Qualitative forecasting techniques Essay

Custom Student Mr. Teacher ENG 1001-04 23 August 2016

Qualitative forecasting techniques

Qualitative Forecasting Approaches

Qualitative forecasting methods are based primarily on human judgement. Quantitative forecasting methods are based primarily on the mathematical modelling of historical data. Here we provide a brief overview of the most important qualitative forecasting approaches. In many environments the time horizon is closely linked to the type of forecasting method used. Longer term and higher level forecasting will often require qualitative forecasting techniques. Such techniques may vary significantly in how they are applied. We begin with methods that rely on quantitative analysis to some degree and proceed to the more judgmental methods.

Economic indicators

The tracking of economic time series originated in the US following the great depression of the 1930’s. It was realised that monthly, quarterly and annual series on such things as prices, employment and production were closely related to observed economic activity and business cycles. Today, over 30 such series are tracked in most developed countries. It was soon realised that such series were useful for general forecasting by many organisations. Such series provide the basis for interpretative judgmental forecasting. The term economic indicator is used for an economic series on which a forecast is based.

Leading indicators provide advance warning of probable change in future economic activity. Coincident indicators reflect current performance in an economy. Lagging indicators confirm changes previously signalled. The description of a series in these terms depends to some extent on the nature of the forecast, the business sector and type of organisation and geographical region. Composite indicators that aggregate a number of series are also important. The composite of leading indicators is an important series for signalling major changes in economic activity.

Prior selection of methods for statistical inference and decision making.

There are many sources of expertise and specialist organisations that will assist in market research. Market research may be costly.

Historical analogy

The basic idea is to link a new product with an assumed analogous product in the past. An example might be the generation of a forecast of demand for a new mobile phone model using the known historical pattern on take up of related mobile phone models in the past. Similarly, a forecast for the likely demand for a product in a new market might be made by analogy with the known shape of the demand curve for the same product in a mature market. A product that is rolled out sequentially in different markets over a period of time may generate useful information during early launches on the likely demand in subsequent launches. We can also attempt to forecast demand for a new product by analogy with the known demand for a related product.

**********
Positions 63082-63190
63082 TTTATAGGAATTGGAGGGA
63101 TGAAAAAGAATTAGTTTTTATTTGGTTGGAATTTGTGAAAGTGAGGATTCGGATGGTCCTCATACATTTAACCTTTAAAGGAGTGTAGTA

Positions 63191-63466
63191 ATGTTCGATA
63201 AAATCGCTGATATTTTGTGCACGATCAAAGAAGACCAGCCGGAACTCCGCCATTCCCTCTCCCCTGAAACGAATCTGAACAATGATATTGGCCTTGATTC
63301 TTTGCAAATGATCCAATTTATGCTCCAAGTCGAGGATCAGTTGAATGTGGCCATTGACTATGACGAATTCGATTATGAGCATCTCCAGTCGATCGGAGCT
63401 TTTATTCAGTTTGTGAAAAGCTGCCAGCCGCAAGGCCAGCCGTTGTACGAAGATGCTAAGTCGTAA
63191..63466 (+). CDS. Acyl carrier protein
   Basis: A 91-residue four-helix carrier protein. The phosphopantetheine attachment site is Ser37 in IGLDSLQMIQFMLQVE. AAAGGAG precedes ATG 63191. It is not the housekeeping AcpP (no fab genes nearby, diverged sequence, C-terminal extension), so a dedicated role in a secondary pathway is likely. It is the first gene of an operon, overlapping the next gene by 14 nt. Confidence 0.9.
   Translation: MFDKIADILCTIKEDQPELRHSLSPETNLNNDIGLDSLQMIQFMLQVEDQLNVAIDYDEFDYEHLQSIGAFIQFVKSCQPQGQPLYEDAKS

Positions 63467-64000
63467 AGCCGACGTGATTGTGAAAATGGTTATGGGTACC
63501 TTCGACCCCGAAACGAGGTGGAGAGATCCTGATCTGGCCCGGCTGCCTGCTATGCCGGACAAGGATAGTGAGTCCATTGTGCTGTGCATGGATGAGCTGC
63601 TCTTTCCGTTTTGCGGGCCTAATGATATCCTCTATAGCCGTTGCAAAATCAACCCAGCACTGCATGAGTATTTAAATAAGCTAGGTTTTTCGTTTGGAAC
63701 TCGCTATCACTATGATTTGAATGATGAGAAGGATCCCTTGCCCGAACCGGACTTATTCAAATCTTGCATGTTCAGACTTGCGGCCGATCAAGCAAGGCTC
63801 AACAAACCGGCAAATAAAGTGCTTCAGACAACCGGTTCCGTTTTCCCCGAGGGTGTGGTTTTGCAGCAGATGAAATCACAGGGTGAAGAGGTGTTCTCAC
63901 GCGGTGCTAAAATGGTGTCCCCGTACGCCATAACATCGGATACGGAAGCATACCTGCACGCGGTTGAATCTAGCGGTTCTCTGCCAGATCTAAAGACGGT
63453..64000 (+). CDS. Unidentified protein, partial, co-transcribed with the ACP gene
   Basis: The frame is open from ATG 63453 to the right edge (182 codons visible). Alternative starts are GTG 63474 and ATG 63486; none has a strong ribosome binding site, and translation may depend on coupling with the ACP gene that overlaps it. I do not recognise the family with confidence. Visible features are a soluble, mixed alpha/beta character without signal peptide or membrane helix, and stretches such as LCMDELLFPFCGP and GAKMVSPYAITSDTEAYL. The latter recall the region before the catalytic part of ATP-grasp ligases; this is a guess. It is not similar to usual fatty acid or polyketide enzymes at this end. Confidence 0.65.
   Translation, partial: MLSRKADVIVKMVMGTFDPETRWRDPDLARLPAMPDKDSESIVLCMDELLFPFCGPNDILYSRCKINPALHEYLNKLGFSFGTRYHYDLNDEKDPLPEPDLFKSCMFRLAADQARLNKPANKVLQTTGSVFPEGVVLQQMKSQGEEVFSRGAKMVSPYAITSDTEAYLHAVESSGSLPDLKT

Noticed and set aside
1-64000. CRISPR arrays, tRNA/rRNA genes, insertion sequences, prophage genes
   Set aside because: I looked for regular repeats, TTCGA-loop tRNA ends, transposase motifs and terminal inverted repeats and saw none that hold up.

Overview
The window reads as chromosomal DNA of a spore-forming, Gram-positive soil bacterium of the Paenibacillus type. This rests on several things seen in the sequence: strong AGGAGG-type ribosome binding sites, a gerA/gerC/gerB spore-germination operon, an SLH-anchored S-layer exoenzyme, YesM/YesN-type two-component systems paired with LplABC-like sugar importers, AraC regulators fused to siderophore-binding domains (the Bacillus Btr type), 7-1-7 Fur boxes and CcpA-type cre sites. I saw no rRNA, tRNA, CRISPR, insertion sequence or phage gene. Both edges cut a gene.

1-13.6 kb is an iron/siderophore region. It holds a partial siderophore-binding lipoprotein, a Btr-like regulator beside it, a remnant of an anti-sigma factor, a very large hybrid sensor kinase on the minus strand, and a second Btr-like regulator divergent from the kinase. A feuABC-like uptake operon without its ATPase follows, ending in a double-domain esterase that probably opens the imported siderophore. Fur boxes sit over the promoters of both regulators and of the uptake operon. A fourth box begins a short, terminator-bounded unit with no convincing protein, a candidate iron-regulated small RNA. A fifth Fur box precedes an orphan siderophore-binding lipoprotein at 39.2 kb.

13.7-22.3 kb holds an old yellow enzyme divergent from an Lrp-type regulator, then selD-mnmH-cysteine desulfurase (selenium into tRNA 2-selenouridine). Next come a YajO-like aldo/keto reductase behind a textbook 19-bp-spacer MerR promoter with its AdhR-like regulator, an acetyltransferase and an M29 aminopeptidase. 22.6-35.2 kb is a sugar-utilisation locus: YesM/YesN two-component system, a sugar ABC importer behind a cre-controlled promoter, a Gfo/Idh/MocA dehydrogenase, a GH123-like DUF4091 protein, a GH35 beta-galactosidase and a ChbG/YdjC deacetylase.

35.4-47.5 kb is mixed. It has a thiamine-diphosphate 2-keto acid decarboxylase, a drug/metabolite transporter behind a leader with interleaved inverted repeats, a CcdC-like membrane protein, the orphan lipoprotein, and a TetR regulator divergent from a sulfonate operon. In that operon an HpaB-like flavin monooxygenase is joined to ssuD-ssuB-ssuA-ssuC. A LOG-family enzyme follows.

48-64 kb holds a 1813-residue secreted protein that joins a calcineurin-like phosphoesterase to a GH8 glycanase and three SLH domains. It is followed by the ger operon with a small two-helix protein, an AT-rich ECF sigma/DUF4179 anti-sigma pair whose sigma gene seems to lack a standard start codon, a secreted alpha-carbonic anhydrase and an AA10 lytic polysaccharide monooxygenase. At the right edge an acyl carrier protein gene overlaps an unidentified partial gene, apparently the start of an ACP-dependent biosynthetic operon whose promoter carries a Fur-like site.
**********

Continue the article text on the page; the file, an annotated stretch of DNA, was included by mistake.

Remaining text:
This type of approach may provide the basis for forecasting on an ad-hoc basis, particularly in relation to new products and the take up of new technologies for which there may be little or no previous market experience. Clearly, there are many potential dangers in the historical analogy approach. However, it may aid understanding and in particular give valuable qualitative information on the shape of the demand curve that could lead to more sophisticated modelling of demand subsequently.

Group forecasting methods

Attempting to tap the knowledge, expertise and experience of a group of individuals rather than relying on a single individual (or output from a computer) is perhaps the most common and intuitive approach to business forecasting. However, there are problems and pitfalls with group based forecasting. ‘Group dynamics’ may affect the accuracy of a forecast generated in this way. Undue weight may be given to the views of dominant individuals. Consensus approaches may be comforting but may be of course be wrong. Group-based forecasting and planning require clarity and transparency in approach and may require facilitation to ensure that relevant views and differences in opinion are addressed and given due weight.

MacCarthy & Muyldermans